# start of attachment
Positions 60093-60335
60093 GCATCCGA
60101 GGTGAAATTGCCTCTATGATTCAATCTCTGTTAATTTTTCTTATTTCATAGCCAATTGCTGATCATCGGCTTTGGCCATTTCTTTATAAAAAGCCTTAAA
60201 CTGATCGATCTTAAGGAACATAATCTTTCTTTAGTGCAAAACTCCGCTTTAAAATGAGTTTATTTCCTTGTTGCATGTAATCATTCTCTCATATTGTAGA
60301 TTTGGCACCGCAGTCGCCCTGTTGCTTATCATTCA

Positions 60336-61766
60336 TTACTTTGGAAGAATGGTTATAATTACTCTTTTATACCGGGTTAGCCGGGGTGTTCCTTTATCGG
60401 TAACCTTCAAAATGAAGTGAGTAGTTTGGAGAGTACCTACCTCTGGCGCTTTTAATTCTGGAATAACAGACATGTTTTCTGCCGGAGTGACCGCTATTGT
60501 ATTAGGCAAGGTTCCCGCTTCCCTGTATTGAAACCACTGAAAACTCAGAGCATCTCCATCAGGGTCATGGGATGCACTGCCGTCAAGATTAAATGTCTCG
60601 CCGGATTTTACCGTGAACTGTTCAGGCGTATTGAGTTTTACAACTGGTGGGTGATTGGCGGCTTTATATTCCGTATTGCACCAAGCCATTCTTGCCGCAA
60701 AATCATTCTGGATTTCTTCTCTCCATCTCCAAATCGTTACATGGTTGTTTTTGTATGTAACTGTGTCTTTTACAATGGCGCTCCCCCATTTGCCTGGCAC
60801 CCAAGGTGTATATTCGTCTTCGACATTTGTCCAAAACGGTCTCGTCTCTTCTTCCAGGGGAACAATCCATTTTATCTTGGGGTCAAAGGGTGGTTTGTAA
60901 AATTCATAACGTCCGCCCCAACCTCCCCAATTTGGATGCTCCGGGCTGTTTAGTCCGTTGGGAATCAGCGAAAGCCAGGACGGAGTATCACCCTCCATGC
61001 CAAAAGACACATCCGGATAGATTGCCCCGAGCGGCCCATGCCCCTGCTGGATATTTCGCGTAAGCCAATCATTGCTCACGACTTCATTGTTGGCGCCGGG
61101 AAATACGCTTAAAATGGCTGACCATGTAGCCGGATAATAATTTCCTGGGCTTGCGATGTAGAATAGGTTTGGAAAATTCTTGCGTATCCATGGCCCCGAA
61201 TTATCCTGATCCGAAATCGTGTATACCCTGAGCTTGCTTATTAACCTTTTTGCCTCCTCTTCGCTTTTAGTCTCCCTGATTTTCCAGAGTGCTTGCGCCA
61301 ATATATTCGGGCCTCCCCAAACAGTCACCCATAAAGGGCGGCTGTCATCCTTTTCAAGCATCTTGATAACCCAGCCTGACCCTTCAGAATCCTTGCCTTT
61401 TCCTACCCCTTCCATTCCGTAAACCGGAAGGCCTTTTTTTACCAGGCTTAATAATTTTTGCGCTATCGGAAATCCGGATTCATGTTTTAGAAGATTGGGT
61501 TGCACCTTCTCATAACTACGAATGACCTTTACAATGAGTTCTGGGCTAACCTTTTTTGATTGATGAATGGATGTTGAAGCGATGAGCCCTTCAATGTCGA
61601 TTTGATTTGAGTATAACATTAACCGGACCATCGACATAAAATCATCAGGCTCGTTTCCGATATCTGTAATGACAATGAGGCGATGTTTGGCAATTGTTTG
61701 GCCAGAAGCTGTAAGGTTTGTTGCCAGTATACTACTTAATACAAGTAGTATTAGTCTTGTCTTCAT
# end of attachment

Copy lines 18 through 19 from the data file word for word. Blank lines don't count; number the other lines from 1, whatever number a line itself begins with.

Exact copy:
61401 TCCTACCCCTTCCATTCCGTAAACCGGAAGGCCTTTTTTTACCAGGCTTAATAATTTTTGCGCTATCGGAAATCCGGATTCATGTTTTAGAAGATTGGGT
61501 TGCACCTTCTCATAACTACGAATGACCTTTACAATGAGTTCTGGGCTAACCTTTTTTGATTGATGAATGGATGTTGAAGCGATGAGCCCTTCAATGTCGA